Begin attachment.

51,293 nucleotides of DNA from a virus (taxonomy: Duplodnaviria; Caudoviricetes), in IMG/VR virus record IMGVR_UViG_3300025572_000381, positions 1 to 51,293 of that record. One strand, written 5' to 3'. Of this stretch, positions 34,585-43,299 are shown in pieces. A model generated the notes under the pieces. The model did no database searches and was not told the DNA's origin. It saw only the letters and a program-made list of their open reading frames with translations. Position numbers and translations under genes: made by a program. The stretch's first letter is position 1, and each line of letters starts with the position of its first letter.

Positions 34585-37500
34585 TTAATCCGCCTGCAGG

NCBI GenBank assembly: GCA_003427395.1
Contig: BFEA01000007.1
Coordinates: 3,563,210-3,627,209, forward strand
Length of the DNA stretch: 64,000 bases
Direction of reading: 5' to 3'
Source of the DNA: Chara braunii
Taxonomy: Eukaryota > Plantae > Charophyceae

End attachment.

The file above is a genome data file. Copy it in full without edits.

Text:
51,293 nucleotides of DNA from a virus (taxonomy: Duplodnaviria; Caudoviricetes), in IMG/VR virus record IMGVR_UViG_3300025572_000381, positions 1 to 51,293 of that record. One strand, written 5' to 3'. Of this stretch, positions 34,585-43,299 are shown in pieces. A model generated the notes under the pieces. The model did no database searches and was not told the DNA's origin. It saw only the letters and a program-made list of their open reading frames with translations. Position numbers and translations under genes: made by a program. The stretch's first letter is position 1, and each line of letters starts with the position of its first letter.

Positions 34585-37500
34585 TTAATCCGCCTGCAGG

NCBI GenBank assembly: GCA_003427395.1
Contig: BFEA01000007.1
Coordinates: 3,563,210-3,627,209, forward strand
Length of the DNA stretch: 64,000 bases
Direction of reading: 5' to 3'
Source of the DNA: Chara braunii
Taxonomy: Eukaryota > Plantae > Charophyceae